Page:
Most cases of asthma are caused by a combination of genetic and environmental factors. Studies have revealed that asthma does run in families, making children of asthmatic parents especially vulnerable to the condition. In addition, children with an early history of infections and continuous exposure to second-hand smoke are far more likely to develop the condition than other children.
Asthma has a number of triggers which often include:
Allergies to pollen, grass, certain foods, house dust mites, pets or any other environmental allergens
Air pollution or irritants including car and factory emissions. Smoke.
A number of perfumed products including deodorants, chemical detergents, fabric softeners and incense
Upper respiratory infections colds, flu and sinusitis
Physical exertion or exercise
Certain medications such as aspirin and penicillin
Hormonal changes in women during menstruation pregnancy
Sudden changes in air temperature or humidity
Stress, anxiety and other strong emotions
The treatment of asthma involves working together with your health care provider to find methods that would best help control the condition in terms of prevention of acute attacks and the management of milder symptoms. A treatment plan will include learning about how to quickly recognize an attack, what to do in emergency situations and how to avoid personal triggers where possible. In most cases, the use of conventional western medication and/or herbal and homeopathic remedies is recommended.
Conventional Western medicine generally treats asthma with a combination of preventative and quick-relief medications. These may include the frequent use of inhalers, anti-inflammatory medication, bronchodilators, corticosteroids, and anti-allergy medications.
While conventional medical treatment may sometimes be necessary (especially quick relief medications), many of them come with a number of potentially dangerous side effects as well as negative effects on immune system functioning. Prolonged use of these medications have the potential to lower immune system health, resulting in increased asthma attacks, reduced resistance to allergens, while also leaving the body more vulnerable to other illnesses.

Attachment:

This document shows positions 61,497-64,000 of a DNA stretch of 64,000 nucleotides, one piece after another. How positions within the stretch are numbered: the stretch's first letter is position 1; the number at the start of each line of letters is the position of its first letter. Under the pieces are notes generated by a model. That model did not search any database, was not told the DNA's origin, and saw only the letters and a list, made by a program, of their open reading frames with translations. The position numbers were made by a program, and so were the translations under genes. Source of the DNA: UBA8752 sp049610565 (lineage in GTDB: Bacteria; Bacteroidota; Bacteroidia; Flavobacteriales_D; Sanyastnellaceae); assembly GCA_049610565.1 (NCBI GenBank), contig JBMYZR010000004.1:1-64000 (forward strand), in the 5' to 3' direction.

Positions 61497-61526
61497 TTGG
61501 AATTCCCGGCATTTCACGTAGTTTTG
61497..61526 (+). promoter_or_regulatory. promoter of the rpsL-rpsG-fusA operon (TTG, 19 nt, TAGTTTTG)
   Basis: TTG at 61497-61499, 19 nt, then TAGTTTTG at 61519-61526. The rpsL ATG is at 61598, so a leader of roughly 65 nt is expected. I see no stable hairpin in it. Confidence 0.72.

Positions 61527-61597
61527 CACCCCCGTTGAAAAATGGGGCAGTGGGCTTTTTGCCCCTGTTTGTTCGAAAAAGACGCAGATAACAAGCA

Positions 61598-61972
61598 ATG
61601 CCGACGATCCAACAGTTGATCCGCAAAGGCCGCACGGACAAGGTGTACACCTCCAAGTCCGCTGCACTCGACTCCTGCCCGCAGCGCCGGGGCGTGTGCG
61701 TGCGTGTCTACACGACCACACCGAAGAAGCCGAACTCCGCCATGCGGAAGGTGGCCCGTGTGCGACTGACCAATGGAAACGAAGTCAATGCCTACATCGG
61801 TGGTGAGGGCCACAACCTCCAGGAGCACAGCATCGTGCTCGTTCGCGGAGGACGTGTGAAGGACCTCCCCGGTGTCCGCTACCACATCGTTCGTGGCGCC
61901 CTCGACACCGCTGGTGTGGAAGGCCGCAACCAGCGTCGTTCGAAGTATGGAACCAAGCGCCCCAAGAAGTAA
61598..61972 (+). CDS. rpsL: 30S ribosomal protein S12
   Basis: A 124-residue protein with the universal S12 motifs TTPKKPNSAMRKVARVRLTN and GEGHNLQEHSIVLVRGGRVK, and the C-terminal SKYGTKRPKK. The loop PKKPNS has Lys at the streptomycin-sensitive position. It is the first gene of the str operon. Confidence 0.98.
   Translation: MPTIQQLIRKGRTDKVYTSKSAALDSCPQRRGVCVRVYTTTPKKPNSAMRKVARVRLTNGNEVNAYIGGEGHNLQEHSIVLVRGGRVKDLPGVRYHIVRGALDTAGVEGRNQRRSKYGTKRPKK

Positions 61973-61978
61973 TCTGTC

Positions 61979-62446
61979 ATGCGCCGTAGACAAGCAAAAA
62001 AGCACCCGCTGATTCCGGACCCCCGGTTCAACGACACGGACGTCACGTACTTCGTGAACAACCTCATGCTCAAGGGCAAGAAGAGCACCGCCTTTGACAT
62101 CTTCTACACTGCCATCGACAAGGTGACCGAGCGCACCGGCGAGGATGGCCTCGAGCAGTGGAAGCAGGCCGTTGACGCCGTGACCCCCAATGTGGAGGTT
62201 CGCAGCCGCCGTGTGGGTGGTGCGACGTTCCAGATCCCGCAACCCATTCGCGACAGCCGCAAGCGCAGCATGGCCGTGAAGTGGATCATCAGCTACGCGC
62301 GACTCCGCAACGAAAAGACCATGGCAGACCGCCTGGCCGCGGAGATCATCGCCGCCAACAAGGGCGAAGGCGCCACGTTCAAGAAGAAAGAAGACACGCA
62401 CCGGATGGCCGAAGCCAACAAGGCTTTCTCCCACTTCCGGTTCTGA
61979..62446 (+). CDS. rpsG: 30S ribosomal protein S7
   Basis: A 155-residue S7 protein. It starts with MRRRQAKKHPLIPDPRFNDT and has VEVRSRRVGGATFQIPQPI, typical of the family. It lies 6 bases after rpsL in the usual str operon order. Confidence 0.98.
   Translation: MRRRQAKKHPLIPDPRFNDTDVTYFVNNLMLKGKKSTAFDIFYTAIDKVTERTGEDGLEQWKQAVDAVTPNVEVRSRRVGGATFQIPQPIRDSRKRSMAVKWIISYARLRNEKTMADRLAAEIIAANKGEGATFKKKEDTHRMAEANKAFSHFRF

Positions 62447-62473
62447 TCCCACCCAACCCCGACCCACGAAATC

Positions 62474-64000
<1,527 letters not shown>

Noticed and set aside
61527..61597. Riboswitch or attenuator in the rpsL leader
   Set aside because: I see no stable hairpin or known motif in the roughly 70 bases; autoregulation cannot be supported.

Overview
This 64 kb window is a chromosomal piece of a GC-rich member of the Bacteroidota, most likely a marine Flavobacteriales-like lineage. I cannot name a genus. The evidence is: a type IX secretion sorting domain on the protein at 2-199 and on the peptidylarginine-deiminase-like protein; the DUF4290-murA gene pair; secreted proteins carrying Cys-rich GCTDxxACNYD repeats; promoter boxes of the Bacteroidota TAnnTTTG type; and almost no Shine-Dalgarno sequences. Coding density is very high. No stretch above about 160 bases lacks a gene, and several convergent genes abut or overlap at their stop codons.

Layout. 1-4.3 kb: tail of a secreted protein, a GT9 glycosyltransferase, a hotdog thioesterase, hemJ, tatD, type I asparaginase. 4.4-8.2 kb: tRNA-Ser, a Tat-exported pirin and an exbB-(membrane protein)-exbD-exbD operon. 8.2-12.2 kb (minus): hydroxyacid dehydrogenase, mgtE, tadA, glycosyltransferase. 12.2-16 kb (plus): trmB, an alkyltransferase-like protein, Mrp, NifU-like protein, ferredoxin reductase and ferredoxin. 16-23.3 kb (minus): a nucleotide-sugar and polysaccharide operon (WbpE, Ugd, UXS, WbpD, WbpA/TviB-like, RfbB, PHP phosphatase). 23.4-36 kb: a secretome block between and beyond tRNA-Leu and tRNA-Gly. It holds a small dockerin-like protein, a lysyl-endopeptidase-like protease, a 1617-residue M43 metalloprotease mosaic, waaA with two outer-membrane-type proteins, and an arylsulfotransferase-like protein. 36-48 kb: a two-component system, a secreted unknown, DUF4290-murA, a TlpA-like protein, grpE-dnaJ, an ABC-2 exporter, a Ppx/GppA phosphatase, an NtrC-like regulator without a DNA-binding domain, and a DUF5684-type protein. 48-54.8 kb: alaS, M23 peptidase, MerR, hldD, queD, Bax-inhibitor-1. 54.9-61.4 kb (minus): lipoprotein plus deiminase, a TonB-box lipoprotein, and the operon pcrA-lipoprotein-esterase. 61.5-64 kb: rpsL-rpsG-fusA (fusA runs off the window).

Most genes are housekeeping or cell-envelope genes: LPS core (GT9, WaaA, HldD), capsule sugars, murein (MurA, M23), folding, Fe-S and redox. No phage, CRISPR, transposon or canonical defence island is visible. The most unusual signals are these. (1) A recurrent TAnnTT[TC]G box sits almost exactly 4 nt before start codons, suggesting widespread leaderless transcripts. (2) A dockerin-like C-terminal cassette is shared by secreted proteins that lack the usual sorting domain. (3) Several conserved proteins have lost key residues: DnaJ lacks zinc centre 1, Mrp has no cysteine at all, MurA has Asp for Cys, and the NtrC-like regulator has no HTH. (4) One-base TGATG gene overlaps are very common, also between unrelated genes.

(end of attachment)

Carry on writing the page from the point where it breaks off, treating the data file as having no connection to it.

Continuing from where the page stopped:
Note: You should not stop your asthma medication without first consulting your doctor, a trained naturopath or homeopath for guidance.
There are a number of highly effective herbal and homeopathic remedies that may be used for the successful treatment of asthma and other respiratory conditions. Depending on the severity of the asthma, natural remedies can either reduce or completely eliminate the need for the synthetic drugs and are often used in conjunction with conventional medications as a part of a holistic treatment plan.Get More Info on Triple Complex BronchoSoothe Tissue Salts for Natural Relief of Acute Asthma
Herbal ingredients such as Matricaria recutita and Astralagus are known for their antispasmodic and anti-inflammatory properties, while homeopathic ingredients such as Mag. Phos. and Nat. Sulph are successful at easing chest and throat constriction and soothing mucous membranes while reducing the presence of phlegm in the chest.
Used regularly, natural remedies can help improve respiratory health, reduce the incidence and severity of asthma attacks while strengthening the immune system.